What do you call it when Beyonce tweets back during the Video Music Awards - responding to fans who are watching the show and tweeting - in real time - about her "baby bump?"
Rick Liebling of marketing and communications company Y&R suggests (see his essential Sept. 11th, 2011 post) calling this form of interaction "intermedia."
By "intermedia" Rick Liebling means the real-time interaction between content consumers and producers - made possible by new technologies like mobile devices and Twitter.
According to Rick Liebling, "intermedia" is changing how consumers expect to interact with entertainment and brands. Instead of a producer simply broadcasting a tightly controlled message on one channel, the new technology allows for a more social form of storytelling that spans numerous channels and incorporates the audience into the storytelling - allowing the user to participate, even in ways that change the story. Rick Liebling lists a couple of current examples (e.g., "American Idol contestants are voted on via mobile phone by fans") and Rick also proposes a couple of new intermedia applications that might soon catch on (e.g., "readers posting questions or comments within an interface in Kindle editions of books and having them answered by the author via a YouTube channel).
As Rick Liebling notes, the intermedia revolution is something that some producers are already building into television programming: "Understanding how to make shows that work well for intermedia will be a new benchmark." The trick (as always) is to create programming that the user becomes invested in - no one is going to tweet about a singer's baby bump if the singer is not worthy of attention.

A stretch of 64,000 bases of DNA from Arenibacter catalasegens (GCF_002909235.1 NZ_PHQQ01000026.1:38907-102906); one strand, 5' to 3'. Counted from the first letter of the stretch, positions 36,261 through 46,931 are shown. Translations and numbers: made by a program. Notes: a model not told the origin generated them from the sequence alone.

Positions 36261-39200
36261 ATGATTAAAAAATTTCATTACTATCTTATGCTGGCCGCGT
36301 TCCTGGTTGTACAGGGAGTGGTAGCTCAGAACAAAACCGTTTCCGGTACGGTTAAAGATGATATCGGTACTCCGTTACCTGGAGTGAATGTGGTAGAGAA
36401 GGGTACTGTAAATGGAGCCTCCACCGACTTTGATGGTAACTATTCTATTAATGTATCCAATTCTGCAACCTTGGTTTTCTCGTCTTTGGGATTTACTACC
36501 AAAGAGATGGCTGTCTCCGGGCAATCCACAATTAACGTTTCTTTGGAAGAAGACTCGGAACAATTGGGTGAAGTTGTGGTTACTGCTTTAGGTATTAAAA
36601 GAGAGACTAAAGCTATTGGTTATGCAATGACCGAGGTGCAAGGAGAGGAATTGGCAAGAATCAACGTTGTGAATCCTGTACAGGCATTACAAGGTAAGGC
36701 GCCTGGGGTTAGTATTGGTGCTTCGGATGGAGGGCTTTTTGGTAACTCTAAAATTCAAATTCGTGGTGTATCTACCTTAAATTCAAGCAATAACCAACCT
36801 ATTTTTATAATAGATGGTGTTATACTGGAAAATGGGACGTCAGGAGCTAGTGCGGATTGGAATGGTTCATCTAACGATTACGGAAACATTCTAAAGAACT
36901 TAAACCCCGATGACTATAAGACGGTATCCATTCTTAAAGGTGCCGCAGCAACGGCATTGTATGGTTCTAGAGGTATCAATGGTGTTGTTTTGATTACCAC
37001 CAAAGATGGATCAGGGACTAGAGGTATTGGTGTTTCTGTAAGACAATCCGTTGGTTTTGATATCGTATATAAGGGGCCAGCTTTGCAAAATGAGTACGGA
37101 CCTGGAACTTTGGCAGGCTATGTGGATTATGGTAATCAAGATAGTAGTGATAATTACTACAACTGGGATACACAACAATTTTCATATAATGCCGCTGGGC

The concept of interactive media is not new. But social media and the way consumers are using two screens (e.g., a TV and a tablet or phone) simultaneously has led to an explosion of recent interest in intermedia applications. As Brian Stelter observed in the NY Times on Oct. 25th, 2011 Twitter has a growing team of intermedia experts who work with content producers on "the creative fabric of shows." Chloe Sladden, the leader of Twitter's TV team, is pioneering a new frontier of motion picture storytelling where "the audience help[s] change the outcomes.”
The current system of dramatic television writing doesn't allow for much audience input (although fan response to plot twists and even tweets to a character - Sam Winchester, played by Jared Padalecki - on the long-running CW series Supernatural have apparently influenced future storylines). But talk shows, game shows and reality/news programming are all experimenting with ceding a little narrative control to fans who tweet: e.g., Joan Rivers on the Oscar Red Carpet asking celebrities questions tweeted by fans.
Whether this new form of interaction will remain an experiment - suitable for only a few shows where realtime interaction is a desireable way of building engagement - or whether scripted TV as we know it is about to be reshaped by fan interaction remains to be seen.
One final question: When the audience is no longer passive, will we need to come up with a new term to describe them (e.g., "produsers," "active-users," etc.?) as some former couch potatoes choose to participate and redefine their role?